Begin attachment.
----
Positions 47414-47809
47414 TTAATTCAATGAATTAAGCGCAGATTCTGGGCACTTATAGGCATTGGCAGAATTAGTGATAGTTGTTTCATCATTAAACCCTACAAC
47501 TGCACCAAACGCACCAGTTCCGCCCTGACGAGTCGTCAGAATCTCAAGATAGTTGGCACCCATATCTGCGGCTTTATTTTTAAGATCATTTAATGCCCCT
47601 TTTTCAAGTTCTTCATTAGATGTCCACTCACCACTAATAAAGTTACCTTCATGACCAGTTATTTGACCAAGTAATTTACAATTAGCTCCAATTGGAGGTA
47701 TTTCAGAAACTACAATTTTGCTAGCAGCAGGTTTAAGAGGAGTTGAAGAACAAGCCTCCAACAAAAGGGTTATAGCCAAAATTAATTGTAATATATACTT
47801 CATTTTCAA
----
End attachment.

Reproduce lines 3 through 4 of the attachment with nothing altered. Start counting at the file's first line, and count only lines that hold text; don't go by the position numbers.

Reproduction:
47501 TGCACCAAACGCACCAGTTCCGCCCTGACGAGTCGTCAGAATCTCAAGATAGTTGGCACCCATATCTGCGGCTTTATTTTTAAGATCATTTAATGCCCCT
47601 TTTTCAAGTTCTTCATTAGATGTCCACTCACCACTAATAAAGTTACCTTCATGACCAGTTATTTGACCAAGTAATTTACAATTAGCTCCAATTGGAGGTA